Don’t you just hate when you run J model test (or similar software) to find the most parsimonious substitution model for a given set of sequences and the best model is something obscure and often not directly implementable in phylogenetics platforms like BEAST?
I stumbled across this excellent post by Justin Bagley that provides really useful information on how to put all sorts of substitution models in BEAST: http://www.justinbagley.org/1058/setting-dna-substitution-models-beast
This is definitely a valuable resource and makes incorporating J model test results much easier.
A couple of weeks ago I had the pleasure to attend the disease genomics boot camp (more formally the genomics of wildlife disease workshop) at Colorado State with a great bunch of people including members of the Craft lab (see below). It was the first time the workshops been held but overall it was a success and I can highly recommend it to others interested in the topic.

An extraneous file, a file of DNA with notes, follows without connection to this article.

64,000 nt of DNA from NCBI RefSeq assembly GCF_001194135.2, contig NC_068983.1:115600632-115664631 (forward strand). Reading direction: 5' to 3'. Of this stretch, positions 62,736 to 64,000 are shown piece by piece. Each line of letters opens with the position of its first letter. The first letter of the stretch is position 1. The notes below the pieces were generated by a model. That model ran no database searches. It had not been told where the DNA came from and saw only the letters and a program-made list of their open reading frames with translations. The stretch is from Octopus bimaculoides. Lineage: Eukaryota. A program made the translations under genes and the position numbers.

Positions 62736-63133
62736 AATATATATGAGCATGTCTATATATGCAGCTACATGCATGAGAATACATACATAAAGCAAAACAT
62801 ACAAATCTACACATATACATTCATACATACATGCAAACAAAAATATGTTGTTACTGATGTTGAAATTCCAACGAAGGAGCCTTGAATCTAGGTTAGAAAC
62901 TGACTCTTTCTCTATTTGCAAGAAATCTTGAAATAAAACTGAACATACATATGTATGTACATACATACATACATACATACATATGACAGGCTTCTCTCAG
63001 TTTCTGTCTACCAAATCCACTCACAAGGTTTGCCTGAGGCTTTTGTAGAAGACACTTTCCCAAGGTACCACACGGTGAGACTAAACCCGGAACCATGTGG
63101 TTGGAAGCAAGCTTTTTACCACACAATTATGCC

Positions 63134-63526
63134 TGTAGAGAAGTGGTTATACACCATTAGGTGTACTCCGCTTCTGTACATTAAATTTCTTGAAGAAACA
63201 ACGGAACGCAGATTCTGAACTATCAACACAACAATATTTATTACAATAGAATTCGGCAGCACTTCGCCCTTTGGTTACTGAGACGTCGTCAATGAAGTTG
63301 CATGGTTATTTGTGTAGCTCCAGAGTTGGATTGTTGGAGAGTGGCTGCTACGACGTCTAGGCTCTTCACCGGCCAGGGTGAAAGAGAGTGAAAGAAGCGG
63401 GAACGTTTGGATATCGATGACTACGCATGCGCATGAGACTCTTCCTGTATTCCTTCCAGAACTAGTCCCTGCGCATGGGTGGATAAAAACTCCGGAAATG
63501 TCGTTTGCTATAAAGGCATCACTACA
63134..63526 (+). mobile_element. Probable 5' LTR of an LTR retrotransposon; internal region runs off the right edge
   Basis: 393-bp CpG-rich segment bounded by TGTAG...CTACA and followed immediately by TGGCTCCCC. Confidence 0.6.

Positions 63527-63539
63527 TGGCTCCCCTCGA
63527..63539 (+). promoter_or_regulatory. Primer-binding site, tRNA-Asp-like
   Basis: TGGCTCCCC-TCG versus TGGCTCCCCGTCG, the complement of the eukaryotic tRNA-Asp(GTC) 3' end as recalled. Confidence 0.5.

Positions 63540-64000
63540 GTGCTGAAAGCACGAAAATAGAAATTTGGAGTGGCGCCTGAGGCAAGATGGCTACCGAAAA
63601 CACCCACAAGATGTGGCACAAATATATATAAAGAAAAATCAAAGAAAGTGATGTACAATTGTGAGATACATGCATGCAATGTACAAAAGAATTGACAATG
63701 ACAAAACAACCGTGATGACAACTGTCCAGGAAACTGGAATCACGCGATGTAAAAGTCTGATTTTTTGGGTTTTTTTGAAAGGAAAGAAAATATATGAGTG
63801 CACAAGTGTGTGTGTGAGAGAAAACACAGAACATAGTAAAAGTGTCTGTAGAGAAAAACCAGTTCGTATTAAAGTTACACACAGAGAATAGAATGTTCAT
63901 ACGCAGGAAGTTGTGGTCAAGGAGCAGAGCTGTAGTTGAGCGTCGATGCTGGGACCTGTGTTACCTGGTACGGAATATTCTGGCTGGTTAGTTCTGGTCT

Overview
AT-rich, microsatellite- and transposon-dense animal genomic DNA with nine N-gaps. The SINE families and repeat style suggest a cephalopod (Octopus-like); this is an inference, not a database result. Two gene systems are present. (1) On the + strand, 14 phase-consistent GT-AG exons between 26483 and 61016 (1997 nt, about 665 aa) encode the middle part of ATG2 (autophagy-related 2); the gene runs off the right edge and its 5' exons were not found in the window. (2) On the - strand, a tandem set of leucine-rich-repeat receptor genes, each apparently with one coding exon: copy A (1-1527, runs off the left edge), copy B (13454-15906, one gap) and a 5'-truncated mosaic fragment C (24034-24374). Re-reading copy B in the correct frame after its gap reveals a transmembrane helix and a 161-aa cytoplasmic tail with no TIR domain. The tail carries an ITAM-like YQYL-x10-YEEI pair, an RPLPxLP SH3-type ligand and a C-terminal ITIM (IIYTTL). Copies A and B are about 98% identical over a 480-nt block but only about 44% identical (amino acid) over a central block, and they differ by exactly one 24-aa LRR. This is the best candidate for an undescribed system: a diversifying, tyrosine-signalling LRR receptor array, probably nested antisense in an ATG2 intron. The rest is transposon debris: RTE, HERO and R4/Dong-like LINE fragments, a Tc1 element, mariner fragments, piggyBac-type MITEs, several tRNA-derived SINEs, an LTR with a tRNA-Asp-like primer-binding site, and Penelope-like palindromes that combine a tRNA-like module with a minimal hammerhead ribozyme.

It really was a broad (and nearly overwhelming) overview of the entire next-gen process from getting sequences from Ilumina runs to a variety of downstream analytical approaches. There was also a a lot of material incorporating the host genome too which I thought was particularly useful. As our NSF project was responsible for the workshop I was an ‘auditor’ and assisted with the BEAST afternoon. Not only was the course material (and the lecturers) good but the guest speakers were excellent and help to frame things really well. It was also a great opportunity to network with like-minded researchers and was a nice to chat with the other NSF postdocs/phD students all things puma (and bobcat) disease.
Now to get ready for EEID (Ecology and Evolution of Infectious Disease) 2017 in Santa Barbara…..
Understanding how the vast collection of organisms within us (‘the ‘microbiome’) is linked to human (and ecosystem) health is one of the most exciting scientific topics today. It really does have the possibility of improving our lives considerably though is often over-hyped (see the link below). However, I’ve recently I’ve been reading quite a few microbiome papers (it was our journal clubs topic of the month) and have been struck by the poor study design and lack of understanding of the statistical methodology. Talking to colleagues in the microbiome field – these problems maybe more widespread and could be hindering our progress in understanding this important component of the ecosystem within us.